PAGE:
We’ve all done it: bought something that we later regretted, only for it to be shoved to the back of our wardrobes, with the tags still on. Often, it’s something that’s not quite aligned with our personal style and doesn’t go with what we already own. But how do we avoid making such mistakes moving forward?

Thankfully, New York-based stylist Allison Bornstein has some ideas. After launching an online consultation service during the pandemic, she developed her (now TikTok famous) three-word method – an approach that can help us all streamline our wardrobes. “Through my work, I realised that a lot of people didn’t necessarily have the language to define their style,” she tells Vogue. “As a result, they were buying a tonne of shit and trying out a bunch of different trends, without really taking the time to pause and understand: ‘Who am I? What do I like? Why do I like it? And how can I cultivate a style that feels uniquely me?’”

The method does exactly what it says on the tin, helping you to land on three words to encapsulate your personal style. The first word has a practical element. “This is a word that we find by looking at what’s actually in your closet,” Bornstein says. “Take the things out of your closet that you wear all the time – not necessarily the things that you love, but the things that you wear the most often. What words can you use to describe these things? It’s a shorthand to establish your baseline.”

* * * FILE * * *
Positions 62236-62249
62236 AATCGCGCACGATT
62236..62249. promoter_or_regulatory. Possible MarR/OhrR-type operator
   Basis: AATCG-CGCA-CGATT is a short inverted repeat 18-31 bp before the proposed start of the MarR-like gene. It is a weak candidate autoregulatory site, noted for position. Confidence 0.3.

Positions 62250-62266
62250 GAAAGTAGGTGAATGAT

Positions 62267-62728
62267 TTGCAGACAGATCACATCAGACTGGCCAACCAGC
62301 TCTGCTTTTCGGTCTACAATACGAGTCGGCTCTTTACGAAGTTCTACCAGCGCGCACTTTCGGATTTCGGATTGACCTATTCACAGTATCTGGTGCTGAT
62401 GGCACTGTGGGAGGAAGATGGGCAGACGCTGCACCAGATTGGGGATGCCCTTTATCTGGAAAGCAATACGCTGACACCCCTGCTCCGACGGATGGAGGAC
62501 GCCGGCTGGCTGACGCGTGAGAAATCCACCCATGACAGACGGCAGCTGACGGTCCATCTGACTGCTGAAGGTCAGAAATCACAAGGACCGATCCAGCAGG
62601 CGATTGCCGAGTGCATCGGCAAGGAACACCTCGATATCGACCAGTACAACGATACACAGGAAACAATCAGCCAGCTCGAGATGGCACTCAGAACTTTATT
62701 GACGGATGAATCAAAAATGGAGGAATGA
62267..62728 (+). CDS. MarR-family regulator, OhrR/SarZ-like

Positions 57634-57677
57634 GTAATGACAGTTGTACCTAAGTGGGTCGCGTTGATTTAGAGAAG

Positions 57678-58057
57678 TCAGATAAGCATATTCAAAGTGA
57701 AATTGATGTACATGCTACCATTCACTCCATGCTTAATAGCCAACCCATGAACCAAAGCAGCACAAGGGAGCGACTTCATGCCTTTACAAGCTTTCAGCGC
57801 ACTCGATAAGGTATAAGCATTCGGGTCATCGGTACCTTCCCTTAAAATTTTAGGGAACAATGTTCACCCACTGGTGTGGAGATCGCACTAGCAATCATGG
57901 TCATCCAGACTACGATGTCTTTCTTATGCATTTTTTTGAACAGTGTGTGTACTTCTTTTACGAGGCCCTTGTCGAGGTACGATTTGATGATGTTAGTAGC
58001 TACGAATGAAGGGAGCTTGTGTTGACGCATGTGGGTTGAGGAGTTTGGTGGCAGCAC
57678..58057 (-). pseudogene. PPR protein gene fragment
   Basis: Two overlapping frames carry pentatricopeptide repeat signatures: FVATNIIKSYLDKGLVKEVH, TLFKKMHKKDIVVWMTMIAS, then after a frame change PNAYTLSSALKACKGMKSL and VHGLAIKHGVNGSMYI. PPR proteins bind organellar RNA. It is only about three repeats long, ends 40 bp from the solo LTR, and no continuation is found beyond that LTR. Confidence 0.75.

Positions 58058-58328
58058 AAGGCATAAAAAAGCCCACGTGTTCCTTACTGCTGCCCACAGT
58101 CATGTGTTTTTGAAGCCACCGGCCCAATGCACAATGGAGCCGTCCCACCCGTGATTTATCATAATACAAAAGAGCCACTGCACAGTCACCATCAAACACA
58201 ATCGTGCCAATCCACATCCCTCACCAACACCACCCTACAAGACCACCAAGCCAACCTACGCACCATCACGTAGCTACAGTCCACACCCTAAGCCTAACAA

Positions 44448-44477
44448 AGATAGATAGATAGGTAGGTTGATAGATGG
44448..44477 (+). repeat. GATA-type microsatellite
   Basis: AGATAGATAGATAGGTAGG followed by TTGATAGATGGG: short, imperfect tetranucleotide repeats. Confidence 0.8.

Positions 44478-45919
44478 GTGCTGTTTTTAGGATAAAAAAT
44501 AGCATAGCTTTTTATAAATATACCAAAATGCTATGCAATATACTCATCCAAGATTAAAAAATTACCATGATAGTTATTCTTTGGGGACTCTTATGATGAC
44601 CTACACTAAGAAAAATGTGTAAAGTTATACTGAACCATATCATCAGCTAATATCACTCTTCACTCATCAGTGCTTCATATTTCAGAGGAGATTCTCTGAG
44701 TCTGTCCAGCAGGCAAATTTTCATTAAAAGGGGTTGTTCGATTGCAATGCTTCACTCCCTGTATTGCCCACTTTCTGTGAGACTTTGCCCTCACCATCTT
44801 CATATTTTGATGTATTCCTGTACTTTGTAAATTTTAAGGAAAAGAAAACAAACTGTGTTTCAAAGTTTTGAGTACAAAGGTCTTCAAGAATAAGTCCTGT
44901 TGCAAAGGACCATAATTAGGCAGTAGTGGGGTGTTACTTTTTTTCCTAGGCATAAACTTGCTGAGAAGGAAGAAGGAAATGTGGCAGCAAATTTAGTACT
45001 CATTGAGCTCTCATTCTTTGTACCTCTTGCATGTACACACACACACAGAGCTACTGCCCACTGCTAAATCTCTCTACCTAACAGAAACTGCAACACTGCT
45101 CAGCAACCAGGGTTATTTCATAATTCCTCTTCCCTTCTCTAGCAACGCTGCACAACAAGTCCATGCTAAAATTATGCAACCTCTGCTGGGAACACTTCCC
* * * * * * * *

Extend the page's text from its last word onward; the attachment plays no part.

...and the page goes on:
On taking Bornstein’s advice, I discover that my first word is ease, via the dresses I throw on for work to the tracksuits I turn to when staying in. Bornstein’s, meanwhile, is classic. “For me, it’s a lot of blazers, a lot of jeans – it’s a classic silhouette,” she explains.

The next word is aspirational. “I usually tell clients to find this word by either looking at their Pinterest board or their saves on Instagram. Or even just thinking about a celebrity or [influencer] whose style they really love, then asking yourself what words you would use to describe that style.” My next word is minimalist (the dream is to achieve the ultimate capsule wardrobe), while Bornstein’s is ’70s. “I love flared jeans, I love corduroy,” she continues. “I find myself screenshotting a lot of ’70s references.”

The last word in Bornstein’s method is more of an emotional word. “I like to prescribe a feeling,” the stylist explains. “Some people say sexy or powerful or comfortable. Mine is elegant because I usually get almost all the way there and I just want to be a little bit more sophisticated or polished.” Polished happens to be my third word, too – that feeling of being put together.

Of course, the three-word method isn’t an exact science, but it can help us adopt a more sustainable approach to our wardrobes, avoiding waste in the process. “Mostly it’s just being intentional and smart about what you’re buying, and only buying things that you love,” Bornstein concludes.